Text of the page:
Life After Life by Kate Atkinson
A truly remarkable novel that introduces us to Ursula Todd, who, on a winter night in 1910, is born, and then dies, again and again. With each rebirth she inches closer to her intended fate, and the fate of those around her, culminating in the role she is destined to play during the Blitz of London. A highly original, thoroughly fascinating look at the significance one life will have on the world around it.
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I had the idea for writing Arrowood when I was rereading Sherlock Holmes several years ago. I love Conan Doyle’s stories, but I wondered which other private detectives would have been working in London at the time, and whether they would have resented Holmes’s genius and fame. I thought I probably would have.
William Arrowood was just such a detective, living in cheap rooms in South London, only just surviving on the low fees he charged working the poorer parts of London, a man with a huge heart and a concern for the injustices of Victorian society.
I knew if Arrowood was to capture the imagination, he had to be a strong character. And if he was to resent the success of Sherlock Holmes, he had to have a different approach to solving crime. This was the key to who he was. While Holmes focuses on physical clues and logic, Arrowood is obsessed with people, with their emotions, their motives, and their inconsistencies. Instead of studying shipping timetables and the qualities of cigar ash, Arrowood studies Victorian ideas of the mind and emotion. He carries out small experiments in the course of his work, prodding and poking his clients, his informants, his suspects. And instead of the cool reserve of Holmes, Arrowood is affable, given over to tenderness and fury in equal measure, loving yet greedy, generous to strangers yet careful with his pennies.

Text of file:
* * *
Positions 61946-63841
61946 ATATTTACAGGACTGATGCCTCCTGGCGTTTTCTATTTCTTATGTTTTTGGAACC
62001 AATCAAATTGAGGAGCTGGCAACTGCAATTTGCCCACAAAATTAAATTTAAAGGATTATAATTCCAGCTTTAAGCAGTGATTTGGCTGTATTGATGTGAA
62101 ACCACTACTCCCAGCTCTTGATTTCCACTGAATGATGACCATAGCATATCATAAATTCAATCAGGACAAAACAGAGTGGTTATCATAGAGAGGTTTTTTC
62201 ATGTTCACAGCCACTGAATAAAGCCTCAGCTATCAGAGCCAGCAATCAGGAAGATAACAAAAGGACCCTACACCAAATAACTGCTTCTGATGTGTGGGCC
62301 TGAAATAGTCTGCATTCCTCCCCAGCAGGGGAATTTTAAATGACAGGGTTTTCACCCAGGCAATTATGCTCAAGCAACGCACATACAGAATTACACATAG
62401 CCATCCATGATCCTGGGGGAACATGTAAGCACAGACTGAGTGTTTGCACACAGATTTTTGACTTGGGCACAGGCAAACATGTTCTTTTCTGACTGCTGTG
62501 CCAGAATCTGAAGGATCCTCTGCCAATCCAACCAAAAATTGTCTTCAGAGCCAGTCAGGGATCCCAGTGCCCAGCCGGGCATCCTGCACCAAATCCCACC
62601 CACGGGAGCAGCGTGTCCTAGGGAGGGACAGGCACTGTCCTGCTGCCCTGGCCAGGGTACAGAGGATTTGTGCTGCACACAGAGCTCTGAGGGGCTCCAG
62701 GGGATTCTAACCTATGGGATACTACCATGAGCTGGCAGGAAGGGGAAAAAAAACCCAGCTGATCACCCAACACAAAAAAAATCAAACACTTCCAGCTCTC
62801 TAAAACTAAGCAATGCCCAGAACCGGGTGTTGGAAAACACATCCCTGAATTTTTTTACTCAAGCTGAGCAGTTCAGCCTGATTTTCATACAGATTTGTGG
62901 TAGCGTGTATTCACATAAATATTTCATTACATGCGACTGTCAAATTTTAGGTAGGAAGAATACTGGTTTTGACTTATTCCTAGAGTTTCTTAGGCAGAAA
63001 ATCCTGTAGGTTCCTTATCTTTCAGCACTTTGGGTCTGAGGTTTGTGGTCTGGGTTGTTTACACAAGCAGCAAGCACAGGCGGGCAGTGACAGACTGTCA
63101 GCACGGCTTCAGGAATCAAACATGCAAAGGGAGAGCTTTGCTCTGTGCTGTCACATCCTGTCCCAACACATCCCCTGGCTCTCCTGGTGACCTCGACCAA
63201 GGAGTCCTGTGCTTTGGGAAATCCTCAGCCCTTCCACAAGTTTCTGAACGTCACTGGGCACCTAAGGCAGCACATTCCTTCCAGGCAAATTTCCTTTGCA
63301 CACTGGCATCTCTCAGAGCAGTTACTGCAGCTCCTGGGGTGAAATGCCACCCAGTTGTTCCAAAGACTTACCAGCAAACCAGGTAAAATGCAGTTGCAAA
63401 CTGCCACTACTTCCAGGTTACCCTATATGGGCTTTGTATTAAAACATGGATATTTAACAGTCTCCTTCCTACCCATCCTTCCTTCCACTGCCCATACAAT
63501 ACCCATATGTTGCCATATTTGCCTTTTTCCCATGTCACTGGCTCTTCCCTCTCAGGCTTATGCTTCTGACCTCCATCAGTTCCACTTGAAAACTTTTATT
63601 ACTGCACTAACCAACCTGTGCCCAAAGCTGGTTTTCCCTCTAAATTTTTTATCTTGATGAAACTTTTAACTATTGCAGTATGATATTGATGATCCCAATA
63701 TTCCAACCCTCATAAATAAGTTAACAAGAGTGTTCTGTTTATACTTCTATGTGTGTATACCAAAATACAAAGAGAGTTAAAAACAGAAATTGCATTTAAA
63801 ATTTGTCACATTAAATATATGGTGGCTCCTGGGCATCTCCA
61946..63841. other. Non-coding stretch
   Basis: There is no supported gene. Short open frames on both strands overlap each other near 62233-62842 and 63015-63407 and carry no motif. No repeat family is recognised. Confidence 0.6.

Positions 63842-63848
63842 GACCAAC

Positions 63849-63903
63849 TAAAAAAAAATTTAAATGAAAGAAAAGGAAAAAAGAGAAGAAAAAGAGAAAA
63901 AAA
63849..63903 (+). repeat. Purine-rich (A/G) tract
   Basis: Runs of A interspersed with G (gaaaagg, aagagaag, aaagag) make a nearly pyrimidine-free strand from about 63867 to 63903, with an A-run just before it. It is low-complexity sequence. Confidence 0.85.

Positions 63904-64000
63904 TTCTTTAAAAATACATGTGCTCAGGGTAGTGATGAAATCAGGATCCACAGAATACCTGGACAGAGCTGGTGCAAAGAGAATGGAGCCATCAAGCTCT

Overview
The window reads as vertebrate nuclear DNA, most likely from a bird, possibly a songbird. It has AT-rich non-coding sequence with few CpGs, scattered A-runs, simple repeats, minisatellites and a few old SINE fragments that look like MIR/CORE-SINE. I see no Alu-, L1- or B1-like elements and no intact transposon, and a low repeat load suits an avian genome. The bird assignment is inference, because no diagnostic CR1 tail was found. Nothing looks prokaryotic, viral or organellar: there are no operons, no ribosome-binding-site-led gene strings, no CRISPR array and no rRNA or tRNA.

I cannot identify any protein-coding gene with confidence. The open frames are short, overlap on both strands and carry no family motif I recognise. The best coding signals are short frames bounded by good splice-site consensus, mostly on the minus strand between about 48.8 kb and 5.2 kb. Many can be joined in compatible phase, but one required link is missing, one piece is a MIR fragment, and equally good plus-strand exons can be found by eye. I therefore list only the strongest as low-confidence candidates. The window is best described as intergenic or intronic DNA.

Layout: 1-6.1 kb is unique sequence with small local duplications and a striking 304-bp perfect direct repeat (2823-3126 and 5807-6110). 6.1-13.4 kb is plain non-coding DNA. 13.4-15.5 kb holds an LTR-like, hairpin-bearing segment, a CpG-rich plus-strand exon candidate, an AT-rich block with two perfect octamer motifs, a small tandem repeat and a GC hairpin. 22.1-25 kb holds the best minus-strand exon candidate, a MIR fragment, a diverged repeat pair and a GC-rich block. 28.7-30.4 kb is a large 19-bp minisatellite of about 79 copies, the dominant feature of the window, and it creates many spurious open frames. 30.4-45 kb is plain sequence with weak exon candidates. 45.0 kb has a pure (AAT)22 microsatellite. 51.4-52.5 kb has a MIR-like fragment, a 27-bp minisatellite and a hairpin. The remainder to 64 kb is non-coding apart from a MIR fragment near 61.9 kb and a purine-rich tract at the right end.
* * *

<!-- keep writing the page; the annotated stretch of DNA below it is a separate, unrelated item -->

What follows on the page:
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Theoretically, book clubs, both online and in person, are the ideal place for book lovers to gather. The collective act of sharing a book-reading experience can be creatively inspiring, intellectually stimulating and, sometimes, politically challenging. It is a wonderful thing when the majority of the group loves the book and wants to share their mutual adoration, but dissenting experiences can also lead to a robust and interesting discussion.
The key, however, is to ensure that the discussion starts, flows and remains open-minded and respectful, even when opinions of the text diverge. And if you are the host or curator of the book club, this responsibility is yours alone.
Getting the conversation started and sustaining it throughout your meeting is easier with some books than with others, but with a few points of preparation, you can ensure that a vigorous talk is enjoyed by all. Follow these generalized topics for starting, and maintaining, a great discussion about any book:
A quick “So, did we like the book?” is fine as a way to call the meeting to order, so to speak, but the only answer necessary is a nod, shake of the head or quick poll around the room. Then move on to more invigorating opening questions. Try these:
- Did everybody finish the book? If not, was it a time constraint, or did the reader ditch it? Why?
- Was the book what you expected before you began reading? How/in what ways were you surprised?”
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Oh, Canada! Our home and native land has been a country for 150 years and all of 2017 is a celebration of what makes Canada unique. Maple syrup, bagged milk, toques, Tim Hortons…if you can’t get enough of the Canadian-esque, decorate your house with these Canadian decor must-haves and cuddle up with your favorite read from the North.
An Iconic Hudson Bay Blanket
The Hudson Bay Company is the oldest company in North America and their signature multistripe blanket dates back to 1800. Nothing will keep you warmer while you enjoy an exceptional Canadian read like Alias Grace or Lullabies for Little Criminals. Find the blanket in wool or the less costly fleece.
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The rise of the Internet has made it easier than ever to connect with people who like the same weird stuff that you like. For some people, fandom and fanfiction are a huge part of their lives, whether they like comics, video games, books, movies or TV shows. As a self-proclaimed fangirl, here are my seven picks for books for passionate fans of everything from fantasy to sci-fi.
Fangirl by Rainbow Rowell